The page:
Roy Braybrook responds to Ralph Hooper’s article in NL.31.…

    With reference to Ralph’s note regarding the early history of the Hunter wing main spar, I believe he is confusing (a) the Experimental DO’s ‘butterfly fittings’ that preceded the bent spar booms, and (b) what I termed the Production DO’s ‘Warren Girder’ design, which Sir Sydney commissioned later as a fall-back in case the Stress Office had miscalculated those booms. I would suggest that the explanation for his confusion is simply that Ralph, being a product of the EDO, was not privy to the darker secrets of the PDO. The drawing was shown to me only many years later, and only as a joke. My friends in the PDO regarded me as ‘Syd’s gofer’, and Bob Copland unearthed the drawing for me in a spirit of “If you think that he is the greatest fighter designer of all time, have a look at this monstrosity”.
Hunter Wing Main Spar


The ‘Warren Girder’ spar illustrated at least two aspects of Sir Sydney’s way of thinking. Firstly, I believe that the catastrophic failures experienced in some early Typhoon fuselages (caused by badly positioned elevator mass balance weights resulting in flutter) remained a terrible blot on his personal reputation. I think he was determined that no other Hawker aircraft would experience structural failures in flight, hence the pin-jointed Warren Girder spar, which any idiot could analyse.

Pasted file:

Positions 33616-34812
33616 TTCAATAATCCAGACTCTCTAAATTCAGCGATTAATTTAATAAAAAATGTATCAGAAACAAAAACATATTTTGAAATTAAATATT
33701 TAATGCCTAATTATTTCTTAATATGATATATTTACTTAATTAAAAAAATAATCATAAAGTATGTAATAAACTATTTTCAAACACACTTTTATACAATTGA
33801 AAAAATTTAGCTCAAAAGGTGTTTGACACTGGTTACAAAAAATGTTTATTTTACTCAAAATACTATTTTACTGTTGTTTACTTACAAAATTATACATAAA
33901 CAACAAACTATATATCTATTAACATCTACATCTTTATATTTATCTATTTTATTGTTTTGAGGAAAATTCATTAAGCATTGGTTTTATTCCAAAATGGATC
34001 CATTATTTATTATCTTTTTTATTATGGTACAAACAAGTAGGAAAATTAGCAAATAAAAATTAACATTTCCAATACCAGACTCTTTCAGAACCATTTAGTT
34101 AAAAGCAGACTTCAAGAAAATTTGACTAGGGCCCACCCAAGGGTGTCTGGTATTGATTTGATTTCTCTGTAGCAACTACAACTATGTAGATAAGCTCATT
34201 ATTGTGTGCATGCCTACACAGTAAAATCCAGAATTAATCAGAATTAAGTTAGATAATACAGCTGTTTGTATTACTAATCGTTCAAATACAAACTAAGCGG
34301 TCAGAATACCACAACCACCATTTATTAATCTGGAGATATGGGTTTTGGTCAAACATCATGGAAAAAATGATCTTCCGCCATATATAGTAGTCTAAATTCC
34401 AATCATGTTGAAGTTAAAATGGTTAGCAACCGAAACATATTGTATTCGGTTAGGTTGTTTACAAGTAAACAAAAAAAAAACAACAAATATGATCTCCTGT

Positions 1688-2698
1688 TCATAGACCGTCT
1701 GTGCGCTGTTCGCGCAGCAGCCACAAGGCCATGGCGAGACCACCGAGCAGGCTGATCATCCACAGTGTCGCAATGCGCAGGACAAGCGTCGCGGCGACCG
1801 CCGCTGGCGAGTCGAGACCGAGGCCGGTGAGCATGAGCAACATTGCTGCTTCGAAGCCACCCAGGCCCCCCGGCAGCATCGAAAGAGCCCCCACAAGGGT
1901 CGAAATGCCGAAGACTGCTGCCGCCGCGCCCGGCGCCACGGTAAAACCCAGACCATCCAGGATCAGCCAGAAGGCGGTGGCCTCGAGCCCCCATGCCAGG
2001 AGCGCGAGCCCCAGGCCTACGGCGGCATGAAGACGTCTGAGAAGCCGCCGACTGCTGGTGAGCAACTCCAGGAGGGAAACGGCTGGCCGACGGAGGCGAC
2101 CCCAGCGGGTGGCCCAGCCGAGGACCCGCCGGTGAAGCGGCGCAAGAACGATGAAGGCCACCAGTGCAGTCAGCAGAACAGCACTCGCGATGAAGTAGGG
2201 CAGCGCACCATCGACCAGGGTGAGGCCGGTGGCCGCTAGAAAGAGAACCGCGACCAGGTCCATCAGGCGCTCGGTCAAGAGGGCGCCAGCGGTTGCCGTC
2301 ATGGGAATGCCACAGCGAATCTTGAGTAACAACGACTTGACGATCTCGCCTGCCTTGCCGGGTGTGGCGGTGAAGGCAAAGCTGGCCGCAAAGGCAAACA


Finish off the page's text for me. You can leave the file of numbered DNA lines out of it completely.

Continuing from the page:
Secondly, although Sir Sydney was capable of bold decisions (as with the P.1127), it was entirely in-character for him to have second thoughts and doubts. Almost on a daily basis in the 1960s he would come into the Project Office and talk design with Ron Williams and myself. The downside was that one day he would make a decision, then the next day come back and endlessly go over all the arguments for and against. Often these arguments were evenly balanced and it was more a case of making a decision and sticking with it.    

    It must be added that it was an incredible privilege to have been one of Sir Sydney’s “young gentlemen of the Project Office”. I have many happy memories of working for him, including being asked to “See if you can make the P.1127 look like a Hawker aeroplane”. I don’t suppose Ralph heard about that, either.